Leicester City host Chelsea on Saturday lunchtime as they look to bounce back from the disappointment of their League Cup Semi Final defeat at the hands of Aston Villa on Tuesday night. As in the first leg between the sides, it was a matter of not making their chances counts before being stung on the counter attack, and Chelsea will take heart from the vulnerabilities starting to appear in Leicester’s defence.
A cup win away at Hull last weekend for Chelsea was just the response Frank Lampard needed following another disappointing performance in front of goal against Arsenal, where they wasted multiple opportunities before being caught out on the break by the Gunners.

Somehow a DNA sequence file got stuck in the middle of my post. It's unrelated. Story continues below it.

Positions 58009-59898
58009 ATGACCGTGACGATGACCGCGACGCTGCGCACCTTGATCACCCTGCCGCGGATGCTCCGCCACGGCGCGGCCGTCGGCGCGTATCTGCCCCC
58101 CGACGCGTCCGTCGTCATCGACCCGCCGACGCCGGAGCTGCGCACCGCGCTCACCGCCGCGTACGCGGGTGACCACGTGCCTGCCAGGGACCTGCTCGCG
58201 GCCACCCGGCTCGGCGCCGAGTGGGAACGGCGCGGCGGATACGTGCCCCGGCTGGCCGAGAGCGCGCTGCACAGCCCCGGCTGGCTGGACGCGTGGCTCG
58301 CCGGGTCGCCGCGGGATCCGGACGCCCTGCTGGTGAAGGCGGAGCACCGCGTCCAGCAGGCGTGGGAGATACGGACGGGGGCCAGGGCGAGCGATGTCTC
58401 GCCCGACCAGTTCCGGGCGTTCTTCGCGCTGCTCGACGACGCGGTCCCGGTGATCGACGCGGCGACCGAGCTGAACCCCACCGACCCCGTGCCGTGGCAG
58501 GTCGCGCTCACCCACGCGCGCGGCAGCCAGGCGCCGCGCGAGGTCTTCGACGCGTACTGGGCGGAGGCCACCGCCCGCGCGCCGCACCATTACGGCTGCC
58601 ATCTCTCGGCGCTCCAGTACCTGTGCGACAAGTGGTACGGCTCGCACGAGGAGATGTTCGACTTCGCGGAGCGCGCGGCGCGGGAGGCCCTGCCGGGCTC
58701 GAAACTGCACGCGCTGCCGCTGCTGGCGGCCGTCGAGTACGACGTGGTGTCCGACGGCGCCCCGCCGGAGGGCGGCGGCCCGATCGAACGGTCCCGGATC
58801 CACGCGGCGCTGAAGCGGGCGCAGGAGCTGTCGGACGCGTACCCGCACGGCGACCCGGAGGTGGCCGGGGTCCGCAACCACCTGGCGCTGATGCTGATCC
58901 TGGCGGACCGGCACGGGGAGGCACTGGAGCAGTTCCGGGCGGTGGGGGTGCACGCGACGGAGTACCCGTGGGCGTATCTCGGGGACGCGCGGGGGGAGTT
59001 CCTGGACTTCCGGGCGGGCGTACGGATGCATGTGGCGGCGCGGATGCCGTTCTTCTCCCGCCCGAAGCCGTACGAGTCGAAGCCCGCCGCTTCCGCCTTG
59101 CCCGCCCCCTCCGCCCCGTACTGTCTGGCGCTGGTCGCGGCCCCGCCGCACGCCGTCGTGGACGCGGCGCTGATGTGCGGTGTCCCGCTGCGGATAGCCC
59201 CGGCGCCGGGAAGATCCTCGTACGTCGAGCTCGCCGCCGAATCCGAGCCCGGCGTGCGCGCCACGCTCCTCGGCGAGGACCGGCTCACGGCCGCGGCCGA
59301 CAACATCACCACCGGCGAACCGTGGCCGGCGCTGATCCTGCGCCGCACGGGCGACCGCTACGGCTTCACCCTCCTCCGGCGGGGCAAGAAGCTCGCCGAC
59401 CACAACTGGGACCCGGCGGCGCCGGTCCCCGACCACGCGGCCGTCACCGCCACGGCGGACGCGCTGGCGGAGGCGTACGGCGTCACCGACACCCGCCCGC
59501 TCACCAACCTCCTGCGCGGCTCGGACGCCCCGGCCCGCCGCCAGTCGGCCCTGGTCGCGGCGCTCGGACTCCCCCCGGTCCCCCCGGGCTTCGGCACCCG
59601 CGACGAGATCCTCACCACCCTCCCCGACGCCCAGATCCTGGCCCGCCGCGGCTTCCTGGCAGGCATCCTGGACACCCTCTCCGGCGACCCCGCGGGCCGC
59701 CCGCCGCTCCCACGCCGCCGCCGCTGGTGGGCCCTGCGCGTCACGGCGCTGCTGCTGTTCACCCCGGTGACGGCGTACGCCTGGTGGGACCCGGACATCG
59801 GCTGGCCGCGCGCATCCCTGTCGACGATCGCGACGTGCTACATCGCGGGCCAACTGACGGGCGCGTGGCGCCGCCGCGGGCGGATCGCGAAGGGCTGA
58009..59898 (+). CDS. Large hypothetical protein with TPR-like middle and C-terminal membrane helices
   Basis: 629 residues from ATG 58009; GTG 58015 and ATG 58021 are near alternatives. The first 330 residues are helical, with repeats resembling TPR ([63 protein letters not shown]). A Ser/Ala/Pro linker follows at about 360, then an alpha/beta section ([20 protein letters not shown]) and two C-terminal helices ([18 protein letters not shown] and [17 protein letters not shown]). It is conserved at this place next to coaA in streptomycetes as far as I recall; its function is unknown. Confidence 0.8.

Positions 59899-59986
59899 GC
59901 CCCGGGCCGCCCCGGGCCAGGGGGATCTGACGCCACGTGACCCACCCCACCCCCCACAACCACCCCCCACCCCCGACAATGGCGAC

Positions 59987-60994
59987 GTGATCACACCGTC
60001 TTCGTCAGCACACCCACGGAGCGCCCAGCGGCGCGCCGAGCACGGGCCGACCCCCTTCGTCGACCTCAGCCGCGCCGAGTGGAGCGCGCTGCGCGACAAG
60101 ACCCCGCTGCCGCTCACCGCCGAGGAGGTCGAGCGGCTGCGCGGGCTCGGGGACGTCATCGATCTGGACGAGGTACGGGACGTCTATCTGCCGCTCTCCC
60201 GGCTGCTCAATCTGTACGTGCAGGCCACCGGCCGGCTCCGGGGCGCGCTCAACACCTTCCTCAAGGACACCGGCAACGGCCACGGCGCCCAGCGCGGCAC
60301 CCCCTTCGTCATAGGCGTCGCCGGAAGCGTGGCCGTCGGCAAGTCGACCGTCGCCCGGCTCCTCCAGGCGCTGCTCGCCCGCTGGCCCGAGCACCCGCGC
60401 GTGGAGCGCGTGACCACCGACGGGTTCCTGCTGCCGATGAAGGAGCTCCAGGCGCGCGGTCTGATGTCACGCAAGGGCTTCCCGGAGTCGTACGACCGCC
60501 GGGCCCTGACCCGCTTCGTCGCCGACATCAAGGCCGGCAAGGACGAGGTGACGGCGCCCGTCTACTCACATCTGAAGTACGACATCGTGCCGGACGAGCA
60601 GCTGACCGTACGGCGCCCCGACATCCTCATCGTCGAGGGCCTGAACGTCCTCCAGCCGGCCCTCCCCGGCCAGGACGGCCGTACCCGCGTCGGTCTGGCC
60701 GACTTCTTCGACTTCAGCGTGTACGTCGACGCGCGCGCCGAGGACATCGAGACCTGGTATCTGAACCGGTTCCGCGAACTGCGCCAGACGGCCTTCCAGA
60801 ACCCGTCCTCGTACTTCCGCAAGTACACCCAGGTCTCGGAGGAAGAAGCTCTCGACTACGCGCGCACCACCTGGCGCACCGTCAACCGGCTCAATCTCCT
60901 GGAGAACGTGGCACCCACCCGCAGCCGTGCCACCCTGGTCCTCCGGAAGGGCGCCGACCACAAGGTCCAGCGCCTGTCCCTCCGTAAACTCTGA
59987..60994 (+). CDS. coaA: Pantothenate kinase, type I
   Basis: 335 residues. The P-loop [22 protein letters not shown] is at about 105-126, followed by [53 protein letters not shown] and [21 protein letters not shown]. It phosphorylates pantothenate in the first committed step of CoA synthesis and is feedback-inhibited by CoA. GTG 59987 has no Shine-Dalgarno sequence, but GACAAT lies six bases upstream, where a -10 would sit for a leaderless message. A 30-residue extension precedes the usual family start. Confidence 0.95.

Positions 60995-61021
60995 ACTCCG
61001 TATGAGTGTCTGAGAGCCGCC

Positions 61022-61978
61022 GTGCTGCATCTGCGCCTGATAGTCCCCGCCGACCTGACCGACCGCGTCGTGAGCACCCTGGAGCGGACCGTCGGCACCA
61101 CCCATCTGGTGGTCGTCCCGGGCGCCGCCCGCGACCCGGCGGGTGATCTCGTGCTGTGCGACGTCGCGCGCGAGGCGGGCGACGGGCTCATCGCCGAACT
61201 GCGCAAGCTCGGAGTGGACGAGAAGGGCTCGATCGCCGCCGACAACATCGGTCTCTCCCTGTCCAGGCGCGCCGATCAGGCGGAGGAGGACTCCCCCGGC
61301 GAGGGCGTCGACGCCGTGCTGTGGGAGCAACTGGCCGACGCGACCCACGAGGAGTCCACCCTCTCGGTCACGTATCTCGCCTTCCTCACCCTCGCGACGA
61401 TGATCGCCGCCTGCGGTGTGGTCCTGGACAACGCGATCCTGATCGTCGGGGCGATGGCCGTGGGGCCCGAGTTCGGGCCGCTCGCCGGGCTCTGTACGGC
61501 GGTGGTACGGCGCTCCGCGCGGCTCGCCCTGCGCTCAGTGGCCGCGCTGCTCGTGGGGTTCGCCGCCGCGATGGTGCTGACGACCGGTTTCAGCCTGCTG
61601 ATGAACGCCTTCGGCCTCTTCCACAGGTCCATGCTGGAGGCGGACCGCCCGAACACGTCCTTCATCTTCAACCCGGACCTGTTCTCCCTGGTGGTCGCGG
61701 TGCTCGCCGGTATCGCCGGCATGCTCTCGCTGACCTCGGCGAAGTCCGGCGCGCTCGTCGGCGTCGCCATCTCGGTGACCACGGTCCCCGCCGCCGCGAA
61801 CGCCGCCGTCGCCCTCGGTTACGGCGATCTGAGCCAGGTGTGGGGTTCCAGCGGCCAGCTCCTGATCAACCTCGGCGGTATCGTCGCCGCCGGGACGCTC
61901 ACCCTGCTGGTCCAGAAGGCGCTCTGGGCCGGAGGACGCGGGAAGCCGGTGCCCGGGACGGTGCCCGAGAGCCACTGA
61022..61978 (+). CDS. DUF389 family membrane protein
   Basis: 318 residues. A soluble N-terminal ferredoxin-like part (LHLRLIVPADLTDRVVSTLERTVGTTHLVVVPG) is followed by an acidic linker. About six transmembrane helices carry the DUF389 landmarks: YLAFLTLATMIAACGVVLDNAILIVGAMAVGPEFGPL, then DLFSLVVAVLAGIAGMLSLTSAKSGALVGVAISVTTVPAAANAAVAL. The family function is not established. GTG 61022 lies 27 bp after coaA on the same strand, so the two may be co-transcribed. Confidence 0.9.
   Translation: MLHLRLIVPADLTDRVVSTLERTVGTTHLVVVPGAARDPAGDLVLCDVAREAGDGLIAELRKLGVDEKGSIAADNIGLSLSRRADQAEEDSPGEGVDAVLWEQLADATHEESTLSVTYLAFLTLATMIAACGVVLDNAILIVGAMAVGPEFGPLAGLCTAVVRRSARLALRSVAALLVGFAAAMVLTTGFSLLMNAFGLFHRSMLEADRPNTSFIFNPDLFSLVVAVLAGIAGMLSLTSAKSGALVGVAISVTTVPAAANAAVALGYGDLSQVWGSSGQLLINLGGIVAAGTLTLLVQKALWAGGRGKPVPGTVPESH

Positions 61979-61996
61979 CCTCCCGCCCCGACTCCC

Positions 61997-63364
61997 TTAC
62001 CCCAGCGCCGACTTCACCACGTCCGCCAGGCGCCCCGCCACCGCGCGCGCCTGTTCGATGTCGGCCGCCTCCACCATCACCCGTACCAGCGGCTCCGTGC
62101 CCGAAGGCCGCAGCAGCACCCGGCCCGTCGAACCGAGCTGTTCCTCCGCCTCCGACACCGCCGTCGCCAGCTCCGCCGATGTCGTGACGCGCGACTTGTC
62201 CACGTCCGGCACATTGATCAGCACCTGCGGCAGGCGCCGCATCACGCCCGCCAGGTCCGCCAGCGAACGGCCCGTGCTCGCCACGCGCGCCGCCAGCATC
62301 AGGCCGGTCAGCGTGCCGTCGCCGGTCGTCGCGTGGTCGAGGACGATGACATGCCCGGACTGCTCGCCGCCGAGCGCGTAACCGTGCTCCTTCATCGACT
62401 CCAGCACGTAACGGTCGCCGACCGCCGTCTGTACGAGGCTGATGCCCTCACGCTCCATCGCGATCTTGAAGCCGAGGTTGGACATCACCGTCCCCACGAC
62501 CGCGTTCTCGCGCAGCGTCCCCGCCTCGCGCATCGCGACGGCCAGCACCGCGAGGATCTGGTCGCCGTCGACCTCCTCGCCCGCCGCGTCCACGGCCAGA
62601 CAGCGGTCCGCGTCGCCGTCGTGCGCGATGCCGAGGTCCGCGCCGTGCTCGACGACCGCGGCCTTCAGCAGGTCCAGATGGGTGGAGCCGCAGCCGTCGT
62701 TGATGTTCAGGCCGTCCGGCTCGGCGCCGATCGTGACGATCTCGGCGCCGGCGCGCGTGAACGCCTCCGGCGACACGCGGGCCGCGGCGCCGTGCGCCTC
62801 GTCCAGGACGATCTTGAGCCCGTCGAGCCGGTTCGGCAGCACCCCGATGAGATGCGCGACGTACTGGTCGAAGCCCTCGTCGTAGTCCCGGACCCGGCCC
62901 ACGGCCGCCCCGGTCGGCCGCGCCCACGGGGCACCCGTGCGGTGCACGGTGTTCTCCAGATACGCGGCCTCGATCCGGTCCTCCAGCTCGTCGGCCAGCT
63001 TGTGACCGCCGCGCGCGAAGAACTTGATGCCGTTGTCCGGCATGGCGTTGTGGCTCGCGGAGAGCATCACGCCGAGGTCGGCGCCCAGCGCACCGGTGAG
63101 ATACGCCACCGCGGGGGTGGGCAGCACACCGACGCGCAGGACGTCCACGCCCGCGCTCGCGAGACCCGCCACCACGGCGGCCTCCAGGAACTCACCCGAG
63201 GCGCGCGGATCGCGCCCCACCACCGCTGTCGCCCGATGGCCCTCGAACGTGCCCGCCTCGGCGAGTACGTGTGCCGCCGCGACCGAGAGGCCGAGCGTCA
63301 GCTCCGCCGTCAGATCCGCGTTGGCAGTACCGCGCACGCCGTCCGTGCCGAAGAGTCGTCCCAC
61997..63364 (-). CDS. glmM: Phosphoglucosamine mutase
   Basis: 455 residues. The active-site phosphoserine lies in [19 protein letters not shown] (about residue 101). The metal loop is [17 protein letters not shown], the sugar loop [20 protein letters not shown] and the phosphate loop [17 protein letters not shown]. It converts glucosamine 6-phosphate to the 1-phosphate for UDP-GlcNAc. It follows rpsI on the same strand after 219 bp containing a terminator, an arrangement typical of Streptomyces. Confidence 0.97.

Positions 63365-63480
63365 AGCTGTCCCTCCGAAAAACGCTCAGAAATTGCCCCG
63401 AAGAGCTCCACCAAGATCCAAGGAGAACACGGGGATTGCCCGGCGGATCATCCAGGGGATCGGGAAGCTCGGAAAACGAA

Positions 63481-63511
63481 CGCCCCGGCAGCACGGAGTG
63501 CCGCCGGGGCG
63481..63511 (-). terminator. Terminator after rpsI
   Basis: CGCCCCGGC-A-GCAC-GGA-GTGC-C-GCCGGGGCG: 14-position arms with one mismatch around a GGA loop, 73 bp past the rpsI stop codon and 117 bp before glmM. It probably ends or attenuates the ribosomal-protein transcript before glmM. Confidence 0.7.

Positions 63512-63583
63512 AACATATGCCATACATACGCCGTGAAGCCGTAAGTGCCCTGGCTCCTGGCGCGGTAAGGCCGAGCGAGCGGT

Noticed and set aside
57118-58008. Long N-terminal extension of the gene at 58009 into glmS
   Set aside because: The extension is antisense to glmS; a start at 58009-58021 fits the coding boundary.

A massive game in the race for European football, both sides will be looking to make a statement and reinforce their top four credentials, and it should make for a thrilling encounter come Saturday.
The first meeting between the two sides came in Frank Lampard’s first home game of the season, and Brendan Rodgers’ side were able to give Lampard’s side a real scare as they showed their credentials as a top Premier League side in the 1-1 draw, where if it wasn’t for wastefulness in front of goal from James Maddison and an individual Wilfried N’Didi mistake, they would’ve run out deserved winners.
It would be no surprise to see the game take a similar, open shape as both sides look to press high and move the ball quickly in possession, and both sides’ managers will have learnt plenty about their respective sides since then.